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1416 Non-Canonical Exon Usage in Pediatric Leukemia: Implications for Chemoresistance

Program: Oral and Poster Abstracts
Session: 614. Acute Lymphoblastic Leukemias: Therapies, Excluding Transplantation and Cellular Immunotherapies: Poster I
Hematology Disease Topics & Pathways:
Research, Fundamental Science, Non-Biological therapies, Chemotherapy, Therapies
Saturday, December 10, 2022, 5:30 PM-7:30 PM

Manuel Torres-Diz, PhD1, Clara Reglero, PhD2*, Catherine D Falkenstein, BS3*, Zhiwei Ang, PhD1*, Priyanka Sehgal, PhD1*, Caleb Radens, PhD4*, Yoseph Barash, PhD4*, Sarah K Tasian, MD3, Adolfo Ferrando, M.D., PhD2,5,6,7* and Andrei Thomas-Tikhonenko, PhD8,9,10

1Cancer Pathobiology, The Children's Hospital of Philadelphia, Philadelphia, PA
2Institute for Cancer Genetics, Columbia University, New York, NY
3Division of Oncology and Center for Childhood Cancer Research, Children’s Hospital of Philadelphia, Philadelphia, PA
4Genetics, Perelman School of Medicine at the University of Pennsylvania, Philadelphia, PA
5Department of Pediatrics, Columbia University Medical Center, New York, NY
6Department of Systems Biology, Columbia University, New York, NY
7Department of Pathology, Columbia University Medical Center, New York, NY
8Children's Hospital of Philadelphia and Perelman School of Medicine at the University of Pennsylvania, Philadelphia, PA
9Division of Experimental Pathology, Cancer Pathobiology, The Children's Hospital of Philadelphia, Philadelphia, PA
10Professor of Pathology & Laboratory Medicine and Pediatrics, Perelman School of Medicine at the University of Pennsylvania, Philadelphia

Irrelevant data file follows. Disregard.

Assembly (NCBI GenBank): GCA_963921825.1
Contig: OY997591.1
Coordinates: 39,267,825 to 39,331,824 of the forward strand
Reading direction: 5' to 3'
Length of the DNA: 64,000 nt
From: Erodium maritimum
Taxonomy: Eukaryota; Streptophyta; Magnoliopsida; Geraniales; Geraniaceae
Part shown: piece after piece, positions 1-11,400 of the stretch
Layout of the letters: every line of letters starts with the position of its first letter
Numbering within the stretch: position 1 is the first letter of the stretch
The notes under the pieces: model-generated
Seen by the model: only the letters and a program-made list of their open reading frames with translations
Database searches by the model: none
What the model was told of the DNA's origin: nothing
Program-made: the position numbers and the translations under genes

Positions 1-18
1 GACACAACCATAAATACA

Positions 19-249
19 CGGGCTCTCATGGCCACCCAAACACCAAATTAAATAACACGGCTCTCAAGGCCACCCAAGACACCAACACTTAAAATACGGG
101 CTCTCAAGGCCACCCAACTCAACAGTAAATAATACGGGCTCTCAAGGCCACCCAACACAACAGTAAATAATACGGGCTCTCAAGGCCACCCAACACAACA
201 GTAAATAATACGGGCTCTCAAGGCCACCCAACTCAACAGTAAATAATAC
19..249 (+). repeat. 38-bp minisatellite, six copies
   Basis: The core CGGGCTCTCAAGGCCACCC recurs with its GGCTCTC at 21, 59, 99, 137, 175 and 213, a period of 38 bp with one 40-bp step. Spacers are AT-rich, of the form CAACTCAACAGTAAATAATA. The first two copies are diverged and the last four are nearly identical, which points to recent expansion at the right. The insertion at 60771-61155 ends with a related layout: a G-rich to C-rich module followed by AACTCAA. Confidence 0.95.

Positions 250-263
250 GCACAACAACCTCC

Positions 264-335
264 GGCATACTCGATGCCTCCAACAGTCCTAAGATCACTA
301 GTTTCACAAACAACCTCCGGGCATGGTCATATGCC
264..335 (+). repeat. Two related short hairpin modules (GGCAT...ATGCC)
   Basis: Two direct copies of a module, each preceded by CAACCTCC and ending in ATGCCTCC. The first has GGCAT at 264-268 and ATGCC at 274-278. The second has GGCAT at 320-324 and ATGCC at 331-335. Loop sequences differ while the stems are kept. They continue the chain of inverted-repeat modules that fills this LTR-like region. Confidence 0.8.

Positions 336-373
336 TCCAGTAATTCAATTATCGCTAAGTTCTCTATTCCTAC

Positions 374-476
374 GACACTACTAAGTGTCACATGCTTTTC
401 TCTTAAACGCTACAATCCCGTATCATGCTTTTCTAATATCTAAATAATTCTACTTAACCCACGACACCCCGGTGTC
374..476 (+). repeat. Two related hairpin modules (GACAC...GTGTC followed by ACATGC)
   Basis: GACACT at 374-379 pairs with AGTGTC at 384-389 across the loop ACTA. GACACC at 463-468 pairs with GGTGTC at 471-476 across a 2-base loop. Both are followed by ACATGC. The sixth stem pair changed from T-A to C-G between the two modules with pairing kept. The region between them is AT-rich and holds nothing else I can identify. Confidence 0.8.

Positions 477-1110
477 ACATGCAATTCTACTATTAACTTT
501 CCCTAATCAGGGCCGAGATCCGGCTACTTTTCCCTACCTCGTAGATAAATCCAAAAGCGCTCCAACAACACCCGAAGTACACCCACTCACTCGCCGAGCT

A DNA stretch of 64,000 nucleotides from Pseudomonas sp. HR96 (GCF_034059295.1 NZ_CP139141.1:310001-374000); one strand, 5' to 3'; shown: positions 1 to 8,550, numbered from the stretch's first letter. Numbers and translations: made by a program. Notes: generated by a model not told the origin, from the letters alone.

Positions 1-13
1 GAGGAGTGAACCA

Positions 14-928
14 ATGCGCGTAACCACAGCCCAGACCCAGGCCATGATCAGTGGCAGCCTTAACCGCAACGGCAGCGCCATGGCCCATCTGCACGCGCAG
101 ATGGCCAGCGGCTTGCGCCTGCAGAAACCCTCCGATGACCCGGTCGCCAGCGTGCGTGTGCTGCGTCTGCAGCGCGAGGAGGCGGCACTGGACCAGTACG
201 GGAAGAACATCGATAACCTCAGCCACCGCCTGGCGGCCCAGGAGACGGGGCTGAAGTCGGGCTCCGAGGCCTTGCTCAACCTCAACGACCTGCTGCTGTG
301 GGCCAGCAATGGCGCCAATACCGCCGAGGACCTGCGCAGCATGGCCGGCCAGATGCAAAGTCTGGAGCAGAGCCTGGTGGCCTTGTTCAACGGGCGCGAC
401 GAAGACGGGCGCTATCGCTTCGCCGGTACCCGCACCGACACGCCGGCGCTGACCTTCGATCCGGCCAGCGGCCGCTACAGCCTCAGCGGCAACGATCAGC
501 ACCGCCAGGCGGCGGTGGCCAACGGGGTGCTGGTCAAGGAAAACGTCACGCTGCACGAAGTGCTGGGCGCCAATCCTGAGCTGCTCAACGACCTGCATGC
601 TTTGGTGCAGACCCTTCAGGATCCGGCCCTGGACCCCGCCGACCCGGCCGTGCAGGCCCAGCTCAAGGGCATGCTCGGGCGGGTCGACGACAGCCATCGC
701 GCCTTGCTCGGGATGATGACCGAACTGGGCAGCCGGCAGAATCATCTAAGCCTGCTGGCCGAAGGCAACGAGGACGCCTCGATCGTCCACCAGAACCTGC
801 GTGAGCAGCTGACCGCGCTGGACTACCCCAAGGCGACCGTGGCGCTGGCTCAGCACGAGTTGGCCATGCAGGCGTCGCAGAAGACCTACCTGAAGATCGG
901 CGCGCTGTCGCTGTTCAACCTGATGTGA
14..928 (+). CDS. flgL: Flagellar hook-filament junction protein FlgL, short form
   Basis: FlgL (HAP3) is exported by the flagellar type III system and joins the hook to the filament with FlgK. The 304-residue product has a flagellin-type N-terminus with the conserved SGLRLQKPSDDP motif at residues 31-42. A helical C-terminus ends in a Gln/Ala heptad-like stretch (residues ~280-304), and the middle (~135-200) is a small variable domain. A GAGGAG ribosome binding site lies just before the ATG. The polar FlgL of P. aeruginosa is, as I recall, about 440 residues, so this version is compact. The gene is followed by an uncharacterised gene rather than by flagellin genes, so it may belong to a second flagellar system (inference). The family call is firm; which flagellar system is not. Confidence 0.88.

B-lymphoblastic leukemia (B-ALL) is a heterogeneous, chromosome translocation-driven disease where the prevalence of somatic mutations and copy number variations is relatively low. Previous B-ALL whole exome sequencing efforts by other groups have focused upon mutations acquired under therapeutic pressure, but they have not identified universal resistance gene(s). Instead, relapse-specific mutations occurred in multiple genetic loci often involved in resistance to either glucocorticoids or purine analogs (e.g., 6-mercaptopurine, or 6-MP). The most prevalent target, NT5C2, encodes the enzyme 5'-nucleotidase/cytosolic II involved in 6-MP catabolism, but these gain-of-function mutations were found in a minority of relapsed/refractory (r/r) B-ALL samples (~25%). This lack of concordance between the genotype and the phenotype suggested a possibility that instead of mutations, NT5C2 is predominantly affected by post-transcriptional events, such as aberrant mRNA splicing (AS).

To address this possibility, we have analyzed several richly annotated RNA-Seq datasets, including NCI TARGET, which presently includes several hundred baseline childhood B-ALL samples as well as 48 paired diagnostic and relapse samples. In baseline B-ALL samples, we indeed discovered an abnormally spliced NT5C2 mRNA isoform containing the cryptic in-frame exon 4a (NT5ex4a). Of note, NT5ex4a levels were further increased in relapses compared to diagnostic samples, consistent with its putative role in chemoresistance. Furthermore, NT5ex4a mapped to full-length protein-coding transcripts and resulted in inclusion of 8 extra amino acids near the ATP-binding effector site 2.

Using bacterially produced protein, we demonstrated that at low concentrations of ATP NT5ex4a exhibited elevated enzymatic activity compared to the canonical isoform. Consistent with this biochemical finding, in reconstituted NT5C2low B-ALL cells NT5ex4a conferred the same level of resistance to 6-MP as the variant with the R238W hotspot mutation (2-log difference in IC50). Conversely, NT5ex4a-KO CRISPR/Cas9 engineered cells reduced cell survival in the presence of 6-MP. The role of NT5ex4a in chemoresistance in vivo was further confirmed in B-ALL cells expressing this alternative isoform. Therefore, inclusion of NT5C2 exon 4a phenocopies relapse-specific mutations and could serve as both a valuable predictive biomarker in B-ALL and potentially chronic myelogenous (CML) and acute myeloid leukemia (AML). Additionally, at least in vitro, expression of this non-canonical isoform conferred collateral sensitivity to the purine biosynthesis inhibitor Mizoribine, suggesting the existence of a therapeutic window to treat leukemias with dysregulated splicing.

Disclosures: Radens: GSK: Ended employment in the past 24 months. Ferrando: Regeneron Therapeutics: Current Employment.

*signifies non-member of ASH